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Friday, January 25, 2008

Barack Obama, South Carolina Polls, and the Expectations Game

(Editor's note: Uninspiring debate from the Republicans last night, though maybe that was their intention after the Democratic slugfest. Next week, I will dedicate the first three days of posts to the Republicans and their crucial Florida Primary. For now, time to preview tomorrow's South Carolina Democratic Primary.)

The four latest major polls from South Carolina:

Survey USA (1/22-1/23)
Barack Obama: 45
Hillary Clinton: 29
John Edwards: 22

Reuters/CSPAN/Zogby (1/21-1/23)
BA: 39
HC: 24
JE: 19

Clemson (1/15-1/23)
BA: 27
HC: 20
JE: 17

Rasmussen (1/21)
BA: 32
HC: 28
JE: 17

Average of the four:
BA: 38
HC: 25
JE: 19

Analysis: For Barack Obama, this is setting up to be the least gratifying and least useful early primary victory in the history of early primary victories. Aside from winning, there are two objectives every candidate hopes to achieve in a primary election:

1. Beat expectations.
2. Convince voters in subsequent primaries to vote for them.

Obama's impending South Carolina win will not achieve either of those objectives. These polls are not helping. He is expected to win by double digits. Therefore, since one cannot win by triple digits, the best he can do is meet expectations. To win by only 7-9 percent would be seen as a disappointment considering African-Americans are expected to be about 50% of South Carolina voters. Even a 20-point victory, when compared to a 12-point win, would do nothing but add a few more delegates to his total. The day-after stories will be unaffected.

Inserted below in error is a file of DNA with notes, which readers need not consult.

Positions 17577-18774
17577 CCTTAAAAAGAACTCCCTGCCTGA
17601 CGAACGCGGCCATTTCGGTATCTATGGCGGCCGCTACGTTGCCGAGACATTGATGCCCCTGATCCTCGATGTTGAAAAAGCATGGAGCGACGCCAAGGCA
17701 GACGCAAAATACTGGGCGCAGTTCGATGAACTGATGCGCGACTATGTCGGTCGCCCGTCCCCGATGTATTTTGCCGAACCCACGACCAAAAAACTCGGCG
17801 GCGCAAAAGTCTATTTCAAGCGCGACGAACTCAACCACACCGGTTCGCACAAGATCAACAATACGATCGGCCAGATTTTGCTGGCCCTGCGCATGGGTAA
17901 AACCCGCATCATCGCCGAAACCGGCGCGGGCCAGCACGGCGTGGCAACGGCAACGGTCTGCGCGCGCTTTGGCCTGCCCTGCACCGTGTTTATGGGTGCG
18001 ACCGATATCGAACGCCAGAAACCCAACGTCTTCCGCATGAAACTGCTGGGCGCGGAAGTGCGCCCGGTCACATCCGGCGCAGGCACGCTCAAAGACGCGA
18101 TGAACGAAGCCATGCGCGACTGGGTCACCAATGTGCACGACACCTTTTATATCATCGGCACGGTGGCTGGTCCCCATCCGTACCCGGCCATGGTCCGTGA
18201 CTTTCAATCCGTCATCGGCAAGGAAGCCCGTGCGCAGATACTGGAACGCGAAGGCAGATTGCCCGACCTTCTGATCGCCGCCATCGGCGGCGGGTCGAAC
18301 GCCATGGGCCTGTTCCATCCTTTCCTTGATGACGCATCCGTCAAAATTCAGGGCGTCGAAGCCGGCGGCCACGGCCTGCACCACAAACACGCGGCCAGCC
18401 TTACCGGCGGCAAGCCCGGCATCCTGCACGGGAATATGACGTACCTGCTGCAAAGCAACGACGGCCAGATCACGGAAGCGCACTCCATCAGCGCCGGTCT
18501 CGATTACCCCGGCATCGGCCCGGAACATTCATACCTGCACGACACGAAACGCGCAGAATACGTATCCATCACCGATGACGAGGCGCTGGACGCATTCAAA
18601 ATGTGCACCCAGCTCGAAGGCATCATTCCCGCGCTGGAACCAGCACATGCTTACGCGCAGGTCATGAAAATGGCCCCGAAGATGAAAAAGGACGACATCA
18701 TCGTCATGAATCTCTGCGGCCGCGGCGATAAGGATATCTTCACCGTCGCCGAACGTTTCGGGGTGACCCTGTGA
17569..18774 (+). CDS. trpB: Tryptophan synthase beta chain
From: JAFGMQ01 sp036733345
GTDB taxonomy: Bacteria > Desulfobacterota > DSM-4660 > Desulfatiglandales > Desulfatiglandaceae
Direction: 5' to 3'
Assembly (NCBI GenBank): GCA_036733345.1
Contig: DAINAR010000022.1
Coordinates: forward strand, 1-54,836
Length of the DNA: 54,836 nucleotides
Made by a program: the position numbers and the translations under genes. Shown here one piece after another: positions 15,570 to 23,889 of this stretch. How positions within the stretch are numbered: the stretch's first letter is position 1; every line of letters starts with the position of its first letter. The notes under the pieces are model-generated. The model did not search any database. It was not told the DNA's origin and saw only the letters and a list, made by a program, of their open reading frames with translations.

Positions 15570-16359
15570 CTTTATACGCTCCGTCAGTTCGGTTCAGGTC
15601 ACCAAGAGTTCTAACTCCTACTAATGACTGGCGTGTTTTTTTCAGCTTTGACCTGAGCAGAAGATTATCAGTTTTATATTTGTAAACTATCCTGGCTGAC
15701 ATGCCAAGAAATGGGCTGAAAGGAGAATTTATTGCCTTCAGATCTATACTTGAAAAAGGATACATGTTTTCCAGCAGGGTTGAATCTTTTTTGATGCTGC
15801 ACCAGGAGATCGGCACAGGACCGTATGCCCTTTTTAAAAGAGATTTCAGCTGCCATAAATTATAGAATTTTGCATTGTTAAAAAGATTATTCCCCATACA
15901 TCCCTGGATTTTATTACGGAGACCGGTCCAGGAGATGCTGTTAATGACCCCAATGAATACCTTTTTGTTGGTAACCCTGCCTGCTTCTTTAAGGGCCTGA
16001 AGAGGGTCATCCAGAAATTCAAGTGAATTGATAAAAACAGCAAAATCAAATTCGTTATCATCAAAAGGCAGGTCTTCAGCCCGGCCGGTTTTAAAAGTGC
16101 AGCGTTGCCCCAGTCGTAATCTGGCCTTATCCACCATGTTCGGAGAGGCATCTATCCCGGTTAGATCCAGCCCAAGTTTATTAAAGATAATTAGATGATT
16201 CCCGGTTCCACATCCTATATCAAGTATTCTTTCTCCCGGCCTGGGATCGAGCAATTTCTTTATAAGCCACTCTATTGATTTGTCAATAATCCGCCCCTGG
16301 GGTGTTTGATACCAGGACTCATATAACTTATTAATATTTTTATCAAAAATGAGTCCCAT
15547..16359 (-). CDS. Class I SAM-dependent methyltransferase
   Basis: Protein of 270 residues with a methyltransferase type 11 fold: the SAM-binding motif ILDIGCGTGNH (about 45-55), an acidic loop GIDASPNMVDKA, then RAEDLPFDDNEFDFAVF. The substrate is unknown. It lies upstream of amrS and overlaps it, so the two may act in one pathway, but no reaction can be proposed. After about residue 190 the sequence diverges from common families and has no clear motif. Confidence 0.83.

This brings me to the second objective. No matter how well he does, the performance will be chalked up to overwhelming African-American support, which I expounded on with Tuesday's post. There will not be a bounce in Obama's national polls numbers, and with no relevant primaries between South Carolina and Super Tuesday (the Florida Democratic Party has been stripped of its delegates for pushing ahead of February 5th), his last best shot at cutting Clinton's lead will come and go. At best, Obama can hope for no recourse from mainstream white voters. Realistically, there could be combined conscious and subconscious efforts from white voters across the country to correct the South Carolina vote. At worst, it will be an overcorrection that will sink the Obama campaign.

To recap the week for the Dems: Clinton is the nominee, because Obama cannot win unless Edwards drops out by Super Tuesday.


See you next week, when I take a close look at Tuesday's Florida Primary for the GOP candidates, and if McCain wins, it will be time to re-visit the VP possibilities for Senators Clinton and McCain.

5 comments:

isabelle said...

salut ian,
je ne comprends rien mais je suis très fière de te savoir engagé en politique et en histoire....
what is your email address

vacosait@yahoo.fr

isabelle said...

and a picture please...

Adam said...

The Associated Press, "...Clinton campaign strategists denied any intentional effort to stir the racial debate. But they said they believe the fallout has had the effect of branding Obama as "the black candidate," a tag that could hurt him outside the South."

Do you think the Clinton campaign might have intentionally highlighted the race issue for the benefits which you have discussed?

Either way, I just started reading your blog a couple days ago... started with the beginning of January and read up to the present post. Just wanted to say I like reading what you have to say, and your predictions have been pretty damn good. Keep the articles coming! Thanks.

Adam said...

One more thing...

What are the odds of Edwards dropping out if he gets third in S.C.?

If Edwards were to drop out (if only he were that altruistic) how much does that affect the odds of Obama becoming the Dem nominee?

IC said...

Hi, Isabelle!

Adam, yes, I think the Clintons purposefully highlighted the race issue. They punted South Carolina in favor of the rest of the country. Their 51% strategy will be discussed lated in the week, as will Edwards' new status as Kingmaker at the Democratic Convention if he stays in the race until the end.

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